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Dr. Tomaino's Blog

Improving the Management of Rotator cuff disease

November 30th, 2013
Rotator cuff disease ranks among the most prevalent of musculoskeletal disorders-- the prevalence of rotator cuff tears may exceed 50 percent in individuals older than age 65.

Because the my focus on the arm requires that I keep abreast of the most current research regarding the management of rotator cuff problems, I want you to be informed about a 2010 publication by the American Academy of Orthopaedic Surgeons (AAOS), which addresses the "Optimization of Treatment."

If you would like a copy of the full guidelines, and supporting documents please contact me and I will email you a copy. On this website click on CONTACT DR TOMAINO .Further, if you have specific questions about the guidelines, I will be happy to respond to your queries.

Each year, approximately 200,000 Americans require shoulder surgery related to repair of the rotator cuff. An additional 400,000 Americans have surgery for related rotator cuff tendonitis or for partial tears. From a demographic standpoint, the treatment of the painful rotator cuff is an important musculoskeletal problem, which will only increase in importance as the population ages.

The large volume of clinical and research interest published in the Orthopaedic literature in the last decade recognizes the relative importance of rotator cuff disease. These studies have attempted to address a multitude of important questions regarding rotator cuff treatment, including the following issues:

• The timing and role of non-surgical treatment such as steroid injections, physical therapy, or modalities

• The indications for repair of chronic rotator cuff tears and the impact of muscle atrophy

• The surgical indications for acute traumatic tears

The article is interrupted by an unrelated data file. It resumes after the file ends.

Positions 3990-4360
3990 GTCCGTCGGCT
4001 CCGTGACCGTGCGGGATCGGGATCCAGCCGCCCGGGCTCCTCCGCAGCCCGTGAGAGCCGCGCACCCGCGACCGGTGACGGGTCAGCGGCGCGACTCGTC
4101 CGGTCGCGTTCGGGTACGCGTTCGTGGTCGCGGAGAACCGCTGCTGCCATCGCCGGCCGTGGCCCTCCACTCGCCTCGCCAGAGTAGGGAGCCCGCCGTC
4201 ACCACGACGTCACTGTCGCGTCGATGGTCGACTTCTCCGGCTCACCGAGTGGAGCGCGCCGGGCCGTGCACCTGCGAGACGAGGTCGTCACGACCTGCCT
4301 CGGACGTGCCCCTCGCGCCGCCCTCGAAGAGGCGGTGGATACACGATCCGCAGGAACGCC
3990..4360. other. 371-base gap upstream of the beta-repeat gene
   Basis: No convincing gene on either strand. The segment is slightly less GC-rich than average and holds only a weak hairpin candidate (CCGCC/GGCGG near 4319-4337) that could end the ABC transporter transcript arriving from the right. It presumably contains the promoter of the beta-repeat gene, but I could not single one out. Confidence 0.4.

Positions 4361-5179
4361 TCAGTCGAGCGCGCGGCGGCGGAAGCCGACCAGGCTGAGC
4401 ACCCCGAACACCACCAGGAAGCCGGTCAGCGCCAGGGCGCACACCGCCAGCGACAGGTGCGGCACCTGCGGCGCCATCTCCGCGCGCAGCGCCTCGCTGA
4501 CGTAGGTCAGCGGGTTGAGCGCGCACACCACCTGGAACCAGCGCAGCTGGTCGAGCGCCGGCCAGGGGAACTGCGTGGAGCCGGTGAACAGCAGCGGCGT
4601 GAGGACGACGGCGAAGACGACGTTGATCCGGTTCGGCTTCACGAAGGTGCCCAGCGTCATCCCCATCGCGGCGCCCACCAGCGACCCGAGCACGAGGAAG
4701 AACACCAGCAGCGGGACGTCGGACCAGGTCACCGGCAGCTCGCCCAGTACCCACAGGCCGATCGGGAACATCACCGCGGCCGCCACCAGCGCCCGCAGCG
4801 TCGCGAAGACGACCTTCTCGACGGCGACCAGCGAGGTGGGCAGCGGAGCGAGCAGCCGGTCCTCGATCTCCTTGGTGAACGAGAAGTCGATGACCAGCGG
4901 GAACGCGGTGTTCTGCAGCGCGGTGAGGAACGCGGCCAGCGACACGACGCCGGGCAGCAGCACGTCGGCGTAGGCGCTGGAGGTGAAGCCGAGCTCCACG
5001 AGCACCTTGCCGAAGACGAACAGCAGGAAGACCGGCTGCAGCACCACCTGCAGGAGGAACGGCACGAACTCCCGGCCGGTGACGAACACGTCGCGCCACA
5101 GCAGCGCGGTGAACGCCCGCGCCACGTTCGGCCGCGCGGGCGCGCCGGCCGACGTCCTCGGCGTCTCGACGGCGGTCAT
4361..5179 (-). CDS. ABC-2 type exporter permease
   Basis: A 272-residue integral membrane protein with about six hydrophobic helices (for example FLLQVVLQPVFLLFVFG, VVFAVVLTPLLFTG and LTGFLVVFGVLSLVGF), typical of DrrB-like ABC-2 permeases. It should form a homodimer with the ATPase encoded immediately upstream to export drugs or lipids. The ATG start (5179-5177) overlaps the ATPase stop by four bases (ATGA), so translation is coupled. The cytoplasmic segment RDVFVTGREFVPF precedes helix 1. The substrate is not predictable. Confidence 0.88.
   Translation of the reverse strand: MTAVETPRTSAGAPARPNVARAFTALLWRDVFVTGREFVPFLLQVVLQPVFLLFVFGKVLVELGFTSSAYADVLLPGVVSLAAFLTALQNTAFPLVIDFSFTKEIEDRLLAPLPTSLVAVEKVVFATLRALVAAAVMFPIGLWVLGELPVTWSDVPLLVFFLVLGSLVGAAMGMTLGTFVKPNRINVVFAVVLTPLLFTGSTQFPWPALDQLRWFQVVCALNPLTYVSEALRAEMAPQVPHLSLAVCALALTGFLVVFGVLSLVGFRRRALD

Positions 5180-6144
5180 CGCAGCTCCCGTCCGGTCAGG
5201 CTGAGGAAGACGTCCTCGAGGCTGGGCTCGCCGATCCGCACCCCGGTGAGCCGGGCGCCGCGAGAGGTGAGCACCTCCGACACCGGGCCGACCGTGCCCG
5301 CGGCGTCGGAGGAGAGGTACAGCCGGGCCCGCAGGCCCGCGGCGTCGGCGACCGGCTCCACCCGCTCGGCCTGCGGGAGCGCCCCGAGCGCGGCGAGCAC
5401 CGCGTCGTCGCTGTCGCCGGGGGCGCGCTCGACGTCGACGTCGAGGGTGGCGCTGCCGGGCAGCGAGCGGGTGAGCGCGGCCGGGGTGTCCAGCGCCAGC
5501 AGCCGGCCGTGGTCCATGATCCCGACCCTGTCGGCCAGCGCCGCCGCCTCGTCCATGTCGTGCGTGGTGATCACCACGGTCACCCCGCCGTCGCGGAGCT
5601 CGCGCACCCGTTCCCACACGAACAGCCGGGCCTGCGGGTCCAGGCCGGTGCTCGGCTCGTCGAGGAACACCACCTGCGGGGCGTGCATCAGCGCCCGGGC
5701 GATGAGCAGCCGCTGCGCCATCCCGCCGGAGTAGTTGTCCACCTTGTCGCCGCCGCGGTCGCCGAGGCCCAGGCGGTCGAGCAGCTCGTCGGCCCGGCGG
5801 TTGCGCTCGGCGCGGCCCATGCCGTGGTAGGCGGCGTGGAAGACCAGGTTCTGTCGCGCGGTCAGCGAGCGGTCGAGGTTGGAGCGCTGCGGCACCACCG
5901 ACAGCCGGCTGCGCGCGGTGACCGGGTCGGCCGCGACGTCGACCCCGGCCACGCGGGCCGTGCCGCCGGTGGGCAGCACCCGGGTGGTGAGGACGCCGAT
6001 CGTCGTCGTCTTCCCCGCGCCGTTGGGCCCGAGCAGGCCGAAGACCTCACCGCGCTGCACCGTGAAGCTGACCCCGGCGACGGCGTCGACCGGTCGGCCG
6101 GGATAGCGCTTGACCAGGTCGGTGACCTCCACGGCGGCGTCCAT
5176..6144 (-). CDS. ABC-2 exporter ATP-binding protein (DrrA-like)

• The effect of multiple confounding factors such as age, diabetes, and smoking on surgical prognosis

• The most effective or appropriate surgical strategy for partial thickness tears--débridement versus rotator cuff repair

• The most effective of the many available postoperative rehabilitation protocols

Interestingly, though we, as experienced specialists, may have strong opinions about treatment strategies, the available research finds little consensus among Orthopaedic surgeons on rotator cuff treatment options.
In this context, the American Academy of Orthopaedic Surgeons assembled an evidence-based Clinical Practice Guideline (CPG) work group to identify the most important questions for treatment of the rotator cuff and the best evidence available to assist Orthopaedic surgeons in determining the best standard of care.
In 2010 a guideline and evidence report was published with 14 recommendations optimizing the management of rotator cuff problems. This report addressed nonsurgical treatment, surgical indications, and postoperative treatment, including:

1. Decision-making for asymptomatic patients with full thickness tears

2. Indications for nonsurgical treatment in patients with symptomatic tears

3. The relative role of physical therapy, steroid injections, anti-inflammatories, and other modalities for nonsurgical treatment

4. Indications for rotator cuff repair

5. The role of prognostic factors

6. The best practice, rehabilitation principles

Adjunct surgical issues—such as the use of bone tunnels or suture anchors and the addition of biologics to enhance healing—were also addressed.

Although the work group initially evaluated an extensive body of literature—more than 4,000 articles, they found very few that actually met the AAOS criteria for evidence. As a result, of the multiple recommendations in the guideline, none carry a “strong” grade.
Because the work group broke several of the recommendations into different parts, the final CPG has 31 total recommendations—4 classified with a moderate grade, 6 with a weak grade, and 19 as inconclusive. In addition, two recommendations carry a consensus of expert opinion, made in the absence of any reliable evidence and after considering the known harms and benefits associated with the treatment.

Unfortunately, the absence of evidence was the most important finding of this guideline process. It is certainly consistent with the multiple controversies surrounding rotator cuff disease as well as with the wide variations seen in treatment.

The work group strongly recommends that practitioners not rely solely on the summary, but that treatment decisions for an individual patient depend on that patient’s circumstances and mutual communication between the patient and the treating practitioner.


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